Friday, 22 February 2013

Girl Meets Boy

I am still reading from the TBR pile (until the end of March) and this one was picked up at a charity shop a few months ago. I really like Ali Smith and have previously reviewed The Accidental and There But For The. This one reminded me of when I heard her speak during the Manchester Literature Festival when she did the Manchester Sermon 2012 (pdf available here). The ideas come thick and fast and stream-of-consciousness hardly covers it; it is more like being able to read someone's brain working, memories linking one to another seamlessly then circling back round to the original thought.
It's about sisters, Anthea and Imogen. It is also about mythology; their family mythology surrounding the disappearance of their mother and then the disappearance of their grandparents. And for Robin, the graffiti artist, the myth of Iphis has become something of an obsession. It is also about political awakening, as Imogen discovers that the company she works for has some deeply questionable attitudes.  But mostly it is a book about emotions, quite highly charged ones, and the gut instincts that prompt people to make life changing decisions. There's not much to say about it really because not much happens and it is quite a short book. It has all the punch and originality you come to expect from Ali Smith. I only noted one quote so I will give it to you here, kind of sums the book up, it's about noticing the little things that are important:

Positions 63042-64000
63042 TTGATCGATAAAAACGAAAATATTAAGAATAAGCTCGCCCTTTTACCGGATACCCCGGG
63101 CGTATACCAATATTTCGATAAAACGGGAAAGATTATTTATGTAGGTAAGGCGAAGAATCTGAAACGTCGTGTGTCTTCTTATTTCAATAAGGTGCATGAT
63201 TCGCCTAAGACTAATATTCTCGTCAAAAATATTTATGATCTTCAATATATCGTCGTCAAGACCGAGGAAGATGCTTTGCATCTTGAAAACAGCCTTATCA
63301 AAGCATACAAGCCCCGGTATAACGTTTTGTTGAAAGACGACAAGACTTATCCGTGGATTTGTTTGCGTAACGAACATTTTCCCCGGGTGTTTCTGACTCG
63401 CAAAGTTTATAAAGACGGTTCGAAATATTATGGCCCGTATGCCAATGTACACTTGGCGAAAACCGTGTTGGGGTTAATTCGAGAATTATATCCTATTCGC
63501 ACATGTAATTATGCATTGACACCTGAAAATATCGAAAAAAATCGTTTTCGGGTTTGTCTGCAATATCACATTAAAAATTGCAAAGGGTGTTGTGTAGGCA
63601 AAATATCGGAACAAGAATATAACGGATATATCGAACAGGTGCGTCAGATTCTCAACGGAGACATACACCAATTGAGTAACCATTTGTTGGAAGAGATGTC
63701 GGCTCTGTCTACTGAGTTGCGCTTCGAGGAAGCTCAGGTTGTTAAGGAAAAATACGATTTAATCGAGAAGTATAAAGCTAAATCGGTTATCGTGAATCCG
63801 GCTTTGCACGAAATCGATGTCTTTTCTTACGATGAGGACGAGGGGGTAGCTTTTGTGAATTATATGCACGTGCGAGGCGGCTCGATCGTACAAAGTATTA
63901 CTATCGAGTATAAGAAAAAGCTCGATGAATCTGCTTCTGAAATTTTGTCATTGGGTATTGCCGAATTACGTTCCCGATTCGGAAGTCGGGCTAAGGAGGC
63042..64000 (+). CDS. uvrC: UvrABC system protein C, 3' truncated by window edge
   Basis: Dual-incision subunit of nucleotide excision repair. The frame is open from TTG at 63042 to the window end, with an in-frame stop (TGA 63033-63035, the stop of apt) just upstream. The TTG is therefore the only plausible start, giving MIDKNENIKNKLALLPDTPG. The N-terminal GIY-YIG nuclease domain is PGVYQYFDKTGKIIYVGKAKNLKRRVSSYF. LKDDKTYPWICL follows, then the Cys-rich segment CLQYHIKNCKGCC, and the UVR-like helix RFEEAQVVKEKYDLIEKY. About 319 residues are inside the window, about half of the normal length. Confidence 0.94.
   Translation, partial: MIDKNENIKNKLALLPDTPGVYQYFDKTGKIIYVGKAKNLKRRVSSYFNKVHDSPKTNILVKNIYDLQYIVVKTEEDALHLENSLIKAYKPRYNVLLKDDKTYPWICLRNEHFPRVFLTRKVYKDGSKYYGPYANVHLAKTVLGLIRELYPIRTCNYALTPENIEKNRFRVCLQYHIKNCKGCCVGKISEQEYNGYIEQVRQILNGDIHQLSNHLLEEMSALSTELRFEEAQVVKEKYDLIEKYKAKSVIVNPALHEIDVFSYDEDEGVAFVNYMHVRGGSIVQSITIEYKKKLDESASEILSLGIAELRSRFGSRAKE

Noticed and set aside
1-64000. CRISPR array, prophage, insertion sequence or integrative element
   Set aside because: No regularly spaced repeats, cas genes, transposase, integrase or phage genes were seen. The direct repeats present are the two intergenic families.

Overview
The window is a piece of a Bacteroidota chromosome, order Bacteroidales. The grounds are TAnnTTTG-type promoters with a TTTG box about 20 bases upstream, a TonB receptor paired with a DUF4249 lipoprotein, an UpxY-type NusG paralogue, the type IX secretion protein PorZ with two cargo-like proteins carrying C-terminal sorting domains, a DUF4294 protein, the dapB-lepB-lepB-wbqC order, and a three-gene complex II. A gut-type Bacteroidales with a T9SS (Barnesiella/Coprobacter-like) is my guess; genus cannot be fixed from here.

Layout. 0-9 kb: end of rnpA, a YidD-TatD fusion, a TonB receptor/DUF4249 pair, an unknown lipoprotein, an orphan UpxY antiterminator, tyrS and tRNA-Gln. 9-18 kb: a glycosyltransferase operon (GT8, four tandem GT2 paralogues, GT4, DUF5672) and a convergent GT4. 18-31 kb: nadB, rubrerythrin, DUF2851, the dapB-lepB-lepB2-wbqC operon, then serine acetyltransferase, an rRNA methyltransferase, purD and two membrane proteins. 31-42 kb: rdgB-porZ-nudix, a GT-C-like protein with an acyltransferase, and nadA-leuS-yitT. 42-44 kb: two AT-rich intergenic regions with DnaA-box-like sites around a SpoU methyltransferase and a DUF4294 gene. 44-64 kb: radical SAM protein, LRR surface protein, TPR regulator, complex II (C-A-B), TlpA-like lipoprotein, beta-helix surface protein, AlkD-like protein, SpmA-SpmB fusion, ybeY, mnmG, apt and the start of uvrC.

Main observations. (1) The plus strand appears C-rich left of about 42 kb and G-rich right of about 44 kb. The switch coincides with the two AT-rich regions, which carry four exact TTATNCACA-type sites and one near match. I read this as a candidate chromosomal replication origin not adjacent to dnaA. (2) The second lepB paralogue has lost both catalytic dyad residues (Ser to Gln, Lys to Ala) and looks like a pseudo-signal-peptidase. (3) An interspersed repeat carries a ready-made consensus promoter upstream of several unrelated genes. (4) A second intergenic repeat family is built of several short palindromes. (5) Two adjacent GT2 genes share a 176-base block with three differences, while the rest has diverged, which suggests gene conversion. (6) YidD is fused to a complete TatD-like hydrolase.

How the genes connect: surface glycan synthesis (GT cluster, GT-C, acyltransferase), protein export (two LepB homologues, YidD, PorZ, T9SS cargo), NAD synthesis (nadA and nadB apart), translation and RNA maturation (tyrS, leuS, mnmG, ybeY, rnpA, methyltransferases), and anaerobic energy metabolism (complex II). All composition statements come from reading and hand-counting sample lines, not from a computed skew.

"I went to stand by the window where the water cooler was. I pressed the button and water bubbled out of the big plastic container into the little plastic cup. It tasted of plastic. I'm dead, I thought. That's that. It was a relief. The only thing I was sorry about was troubling Midge. She had been sweet there, trying to save me.
I watched a tiny bird fling itself through the air off the guttering above the Boardroom window and land on its feet on a branch of the tree over the huge Pure corporation sign at the front gate of the building. The bird's casual expertise pleased me. I wondered if that group of people outside, gathered at the front gate under the Pure sign, had seen it land." (p.41-2)

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